It is also shorter and you can have a discussion between the 2 groups. It also makes the differences so very clear. One group having a big tall tower and the other a significantly smaller one.
    The only thing that is bad about having the 2 groups is the fact that the individual group is slightly down, because of the system they have been put in.. and they also feel like they lost.

  5. Hi Erwin,

    I was thinking if it would be good to let all groups Play the game twice, first in the Individuals mode, then in the Team mode. This would give each one a better comparison between the two Scenarios and you can Play the game with a small group.

    What do you think? Will that work?

  6. Looks like a really nice & interesting game. The remark that the height does not count for the individual team made me think and the evil game breaker in me woke up. If I would be on the individual team I would propose that every individual would build “his” house and suggest having only one level, with cover cards. I didn’t try but I have the feeling that they would have more sections than building a higher building with multiple people at the same time. As I never played the game I can be completely wrong of course.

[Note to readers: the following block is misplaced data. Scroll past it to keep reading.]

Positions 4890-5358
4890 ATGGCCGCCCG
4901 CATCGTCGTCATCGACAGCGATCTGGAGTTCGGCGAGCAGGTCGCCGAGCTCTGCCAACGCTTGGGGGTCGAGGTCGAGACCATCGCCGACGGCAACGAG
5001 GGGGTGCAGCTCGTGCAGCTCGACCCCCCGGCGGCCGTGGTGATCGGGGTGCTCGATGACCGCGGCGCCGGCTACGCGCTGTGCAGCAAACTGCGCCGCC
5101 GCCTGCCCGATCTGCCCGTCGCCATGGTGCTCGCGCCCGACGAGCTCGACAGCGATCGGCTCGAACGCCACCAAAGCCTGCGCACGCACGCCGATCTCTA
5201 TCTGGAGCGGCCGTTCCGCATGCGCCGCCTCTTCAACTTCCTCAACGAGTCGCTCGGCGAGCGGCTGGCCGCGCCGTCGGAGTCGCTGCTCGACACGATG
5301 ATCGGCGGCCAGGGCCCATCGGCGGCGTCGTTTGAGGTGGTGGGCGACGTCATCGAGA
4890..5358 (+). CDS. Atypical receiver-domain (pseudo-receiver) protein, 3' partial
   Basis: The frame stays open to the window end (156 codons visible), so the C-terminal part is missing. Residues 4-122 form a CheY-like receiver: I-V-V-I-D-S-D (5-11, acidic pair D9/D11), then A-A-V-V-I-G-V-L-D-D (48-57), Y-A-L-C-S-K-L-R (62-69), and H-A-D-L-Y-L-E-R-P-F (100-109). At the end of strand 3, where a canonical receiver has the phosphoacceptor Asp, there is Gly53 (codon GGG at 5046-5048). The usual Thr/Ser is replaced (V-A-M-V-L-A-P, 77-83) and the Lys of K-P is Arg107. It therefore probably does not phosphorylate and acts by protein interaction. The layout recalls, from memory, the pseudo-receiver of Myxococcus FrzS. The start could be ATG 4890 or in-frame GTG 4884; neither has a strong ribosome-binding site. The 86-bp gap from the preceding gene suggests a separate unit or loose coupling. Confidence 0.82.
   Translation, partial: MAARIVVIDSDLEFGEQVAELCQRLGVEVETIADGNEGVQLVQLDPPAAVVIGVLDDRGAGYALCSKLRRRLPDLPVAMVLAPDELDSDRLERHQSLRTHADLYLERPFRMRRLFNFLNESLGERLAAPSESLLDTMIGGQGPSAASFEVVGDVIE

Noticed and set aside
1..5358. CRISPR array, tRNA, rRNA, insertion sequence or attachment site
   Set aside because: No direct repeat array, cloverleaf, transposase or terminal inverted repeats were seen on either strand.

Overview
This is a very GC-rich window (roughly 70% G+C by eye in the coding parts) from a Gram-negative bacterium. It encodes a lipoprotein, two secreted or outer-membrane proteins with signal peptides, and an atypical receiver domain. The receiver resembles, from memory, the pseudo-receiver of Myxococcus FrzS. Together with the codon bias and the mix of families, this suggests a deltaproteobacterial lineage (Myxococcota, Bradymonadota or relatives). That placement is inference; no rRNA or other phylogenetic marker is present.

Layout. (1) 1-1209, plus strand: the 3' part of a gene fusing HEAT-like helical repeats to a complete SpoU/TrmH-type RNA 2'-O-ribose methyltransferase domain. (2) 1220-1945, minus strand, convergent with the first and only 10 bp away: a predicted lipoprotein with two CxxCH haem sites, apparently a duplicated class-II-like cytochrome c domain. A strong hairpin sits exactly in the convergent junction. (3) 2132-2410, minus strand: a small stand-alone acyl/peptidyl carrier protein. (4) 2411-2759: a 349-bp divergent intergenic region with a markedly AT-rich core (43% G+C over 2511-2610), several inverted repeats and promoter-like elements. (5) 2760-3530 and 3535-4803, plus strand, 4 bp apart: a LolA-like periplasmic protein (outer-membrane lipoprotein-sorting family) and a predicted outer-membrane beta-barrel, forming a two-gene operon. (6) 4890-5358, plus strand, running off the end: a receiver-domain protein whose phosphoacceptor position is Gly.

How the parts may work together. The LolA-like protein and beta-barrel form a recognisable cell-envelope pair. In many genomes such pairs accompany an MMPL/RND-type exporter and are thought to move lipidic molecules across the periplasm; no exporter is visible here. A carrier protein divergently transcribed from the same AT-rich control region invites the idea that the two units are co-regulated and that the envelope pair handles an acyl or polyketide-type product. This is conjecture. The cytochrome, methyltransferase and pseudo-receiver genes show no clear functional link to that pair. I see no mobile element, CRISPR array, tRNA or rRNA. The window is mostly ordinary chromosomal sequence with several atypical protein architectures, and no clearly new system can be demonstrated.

1. Jan,

      Thanks for catching that error. The individuals should get scores based on the level. The point is that the scores are almost identical between the teams. Only way that is different is how they are distributed.
      But you really should try the game sometimes.. it has been hilarious and very troubling at the same time.

  7. Erwin, that’s great. I just overheard you mentioning that players could ‘skip a turn’ if they wanted to and assumed a turn based game explanation.
    Now I no longer feel we had an unfair advantage by working together 😉